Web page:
air max nuevas Wiggling Their Toes at the Shoe Giants
TODD BYERS was among more than 20,000 people running the San Francisco Marathon last month. Dressed in shorts and a T shirt, he might have blended in with the other runners, except for one glaring difference: he was barefoot.
Even in anything goes San Francisco, his lack of footwear prompted curious stares. His photo was snapped, and he heard one runner grumble, “I just don’t want the guy without shoes to beat me.”
Mr. Byers, 46, a running coach and event manager from Long Beach, Calif., who clocked in at 4 hours 48 minutes, has run 75 marathons since 2004 in bare feet. “People are kind of weird about it,” he shrugs.
Maybe they shouldn’t be. Recent research suggests that for all their high tech features, modern running shoes may not actually do much to improve a runner’s performance or prevent injuries. Some runners are convinced that they are better off with shoes that are little more than thin gloves for the feet or with no shoes at all.
It has also inspired some innovative footwear. Upstart companies like Vibram, Feelmax and Terra Plana are challenging the running shoe status quo with thin sole designs meant to combine the benefits of going barefoot with a layer of protection. This move toward minimalism could have a significant impact on not only running shoes but also on the broader $17 billion sports shoe market.
The shoe industry giants defend their products, saying they help athletes perform better and protect feet from stress and strain not to mention the modern world’s concrete and broken glass.
But for all the technological advances promoted by the industry the roll bars, the computer chips and the memory foam experts say the injury rate among runners is virtually unchanged since the 1970s, when the modern running shoe was introduced. Some ailments, like those involving the knee and Achilles’ tendon, have increased.
“There’s not a lot of evidence that running shoes have made people better off,” said Daniel E. Lieberman, a professor of human evolutionary biology at Harvard, who has researched the role of running in human evolution.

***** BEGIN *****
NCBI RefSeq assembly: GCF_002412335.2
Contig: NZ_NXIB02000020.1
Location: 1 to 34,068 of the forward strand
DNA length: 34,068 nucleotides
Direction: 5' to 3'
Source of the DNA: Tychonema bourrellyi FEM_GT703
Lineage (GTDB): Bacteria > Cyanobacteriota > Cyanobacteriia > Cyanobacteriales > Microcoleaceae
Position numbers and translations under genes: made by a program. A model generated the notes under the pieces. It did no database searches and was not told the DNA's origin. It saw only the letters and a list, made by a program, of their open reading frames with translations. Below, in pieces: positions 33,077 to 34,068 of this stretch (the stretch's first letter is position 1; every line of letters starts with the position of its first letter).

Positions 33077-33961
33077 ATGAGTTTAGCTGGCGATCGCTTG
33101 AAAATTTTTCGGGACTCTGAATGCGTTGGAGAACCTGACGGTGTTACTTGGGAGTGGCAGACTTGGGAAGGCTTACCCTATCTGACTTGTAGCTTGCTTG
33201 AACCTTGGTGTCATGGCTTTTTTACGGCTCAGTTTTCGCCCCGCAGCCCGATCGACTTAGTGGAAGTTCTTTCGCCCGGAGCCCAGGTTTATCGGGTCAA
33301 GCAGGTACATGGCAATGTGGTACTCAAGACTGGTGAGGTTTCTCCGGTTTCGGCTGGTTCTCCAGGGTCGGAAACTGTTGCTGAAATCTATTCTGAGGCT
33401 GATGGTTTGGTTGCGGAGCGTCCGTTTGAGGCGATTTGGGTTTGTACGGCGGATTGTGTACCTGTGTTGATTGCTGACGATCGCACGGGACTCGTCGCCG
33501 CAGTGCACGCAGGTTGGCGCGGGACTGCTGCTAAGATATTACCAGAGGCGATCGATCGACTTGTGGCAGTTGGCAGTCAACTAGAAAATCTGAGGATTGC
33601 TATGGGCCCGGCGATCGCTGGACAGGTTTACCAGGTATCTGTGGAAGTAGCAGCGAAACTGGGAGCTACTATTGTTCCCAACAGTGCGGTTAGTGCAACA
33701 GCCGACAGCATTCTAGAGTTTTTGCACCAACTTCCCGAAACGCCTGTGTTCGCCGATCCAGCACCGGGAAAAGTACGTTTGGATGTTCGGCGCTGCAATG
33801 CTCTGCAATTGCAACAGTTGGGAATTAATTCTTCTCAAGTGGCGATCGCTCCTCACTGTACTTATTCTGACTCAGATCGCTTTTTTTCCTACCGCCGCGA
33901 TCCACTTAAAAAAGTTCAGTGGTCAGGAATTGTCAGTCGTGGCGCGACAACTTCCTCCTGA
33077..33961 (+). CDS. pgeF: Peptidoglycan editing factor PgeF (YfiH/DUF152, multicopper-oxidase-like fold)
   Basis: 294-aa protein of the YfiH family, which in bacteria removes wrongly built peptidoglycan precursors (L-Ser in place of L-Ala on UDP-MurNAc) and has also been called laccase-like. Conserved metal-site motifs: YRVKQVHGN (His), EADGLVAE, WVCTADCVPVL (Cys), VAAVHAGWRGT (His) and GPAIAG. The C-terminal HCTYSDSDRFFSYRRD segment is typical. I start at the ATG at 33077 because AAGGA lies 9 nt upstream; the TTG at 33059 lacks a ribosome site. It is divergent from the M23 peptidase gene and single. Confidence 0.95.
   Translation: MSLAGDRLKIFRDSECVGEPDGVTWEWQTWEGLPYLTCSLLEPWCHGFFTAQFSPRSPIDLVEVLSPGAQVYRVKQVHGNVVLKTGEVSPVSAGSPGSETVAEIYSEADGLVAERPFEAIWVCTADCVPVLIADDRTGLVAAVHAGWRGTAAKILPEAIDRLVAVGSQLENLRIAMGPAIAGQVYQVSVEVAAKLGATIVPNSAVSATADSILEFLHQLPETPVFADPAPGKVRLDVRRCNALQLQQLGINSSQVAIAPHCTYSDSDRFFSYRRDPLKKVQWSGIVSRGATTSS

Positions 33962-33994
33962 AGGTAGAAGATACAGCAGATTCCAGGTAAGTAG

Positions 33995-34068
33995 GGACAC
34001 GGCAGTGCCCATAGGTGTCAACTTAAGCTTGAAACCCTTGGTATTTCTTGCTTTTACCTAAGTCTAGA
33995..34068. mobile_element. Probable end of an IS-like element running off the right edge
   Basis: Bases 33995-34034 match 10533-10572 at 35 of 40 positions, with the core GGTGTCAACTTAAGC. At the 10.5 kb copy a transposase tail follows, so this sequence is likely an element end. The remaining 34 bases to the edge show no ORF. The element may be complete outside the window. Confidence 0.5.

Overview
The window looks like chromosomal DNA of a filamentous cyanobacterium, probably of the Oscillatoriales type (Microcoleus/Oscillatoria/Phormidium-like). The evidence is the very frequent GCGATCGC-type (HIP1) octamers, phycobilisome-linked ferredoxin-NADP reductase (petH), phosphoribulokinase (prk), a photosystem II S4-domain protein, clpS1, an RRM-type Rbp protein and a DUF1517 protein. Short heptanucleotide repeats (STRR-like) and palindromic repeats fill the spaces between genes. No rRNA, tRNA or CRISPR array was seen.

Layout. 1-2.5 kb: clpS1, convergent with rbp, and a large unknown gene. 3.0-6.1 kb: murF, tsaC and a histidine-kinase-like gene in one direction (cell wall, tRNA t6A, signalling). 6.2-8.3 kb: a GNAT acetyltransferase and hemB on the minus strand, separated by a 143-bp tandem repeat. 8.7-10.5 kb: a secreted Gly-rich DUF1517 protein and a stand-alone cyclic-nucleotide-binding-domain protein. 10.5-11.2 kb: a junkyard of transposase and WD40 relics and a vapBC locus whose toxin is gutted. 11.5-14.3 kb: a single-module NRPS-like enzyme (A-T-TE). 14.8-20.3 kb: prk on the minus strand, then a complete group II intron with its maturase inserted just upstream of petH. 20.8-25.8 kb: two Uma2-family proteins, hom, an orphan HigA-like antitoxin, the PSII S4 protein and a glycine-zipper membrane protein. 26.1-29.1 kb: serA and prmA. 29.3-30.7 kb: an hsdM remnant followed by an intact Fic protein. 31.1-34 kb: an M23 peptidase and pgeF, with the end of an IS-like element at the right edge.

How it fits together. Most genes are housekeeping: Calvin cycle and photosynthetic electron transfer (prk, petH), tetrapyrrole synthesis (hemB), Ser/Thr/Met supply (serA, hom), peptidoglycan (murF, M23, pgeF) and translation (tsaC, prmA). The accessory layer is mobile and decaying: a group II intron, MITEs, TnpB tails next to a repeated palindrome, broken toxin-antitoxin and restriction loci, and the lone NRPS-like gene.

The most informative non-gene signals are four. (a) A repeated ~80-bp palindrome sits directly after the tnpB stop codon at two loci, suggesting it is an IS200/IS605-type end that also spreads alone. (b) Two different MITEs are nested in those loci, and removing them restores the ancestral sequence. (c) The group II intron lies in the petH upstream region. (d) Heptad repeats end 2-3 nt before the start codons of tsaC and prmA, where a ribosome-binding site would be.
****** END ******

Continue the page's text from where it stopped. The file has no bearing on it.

Makers of athletic shoes have grown and prospered by selling a steady stream of new and improved models designed to cushion, coddle and correct the feet.
In October, for example, the Japanese athletic shoe maker Asics will introduce the latest version of its Gel Kinsei, a $180 marvel of engineering that boasts its “Impact Guidance System” and a heel unit with multiple shock absorbers. Already offered by Adidas is the Porsche Design Sport Bounce:S running shoe, with metallic springs inspired by a car’s suspension system. It costs as much as $500.
Other experts say that there is little research showing that the minimalist approach is any better, and some say it can be flat out dangerous.
“In 95 percent of the population or higher, running barefoot will land you in my office,” said Dr. Lewis G. Maharam, medical director for the New York Road Runners, the group that organizes the New York City Marathon. “A very small number of people are biomechanically perfect,” he said, so most need some sort of supportive or corrective footwear.
Nevertheless, a growing number of people now believe in running as nature intended and if not barefoot, then as close to it as possible. They remain a tiny segment of the population some would say fringe. But popular training methods like ChiRunning and the Pose Method that promote a more “natural” gait, as well as “Born to Run,” a best selling new book about long distance running by Christopher McDougall, have helped spur interest.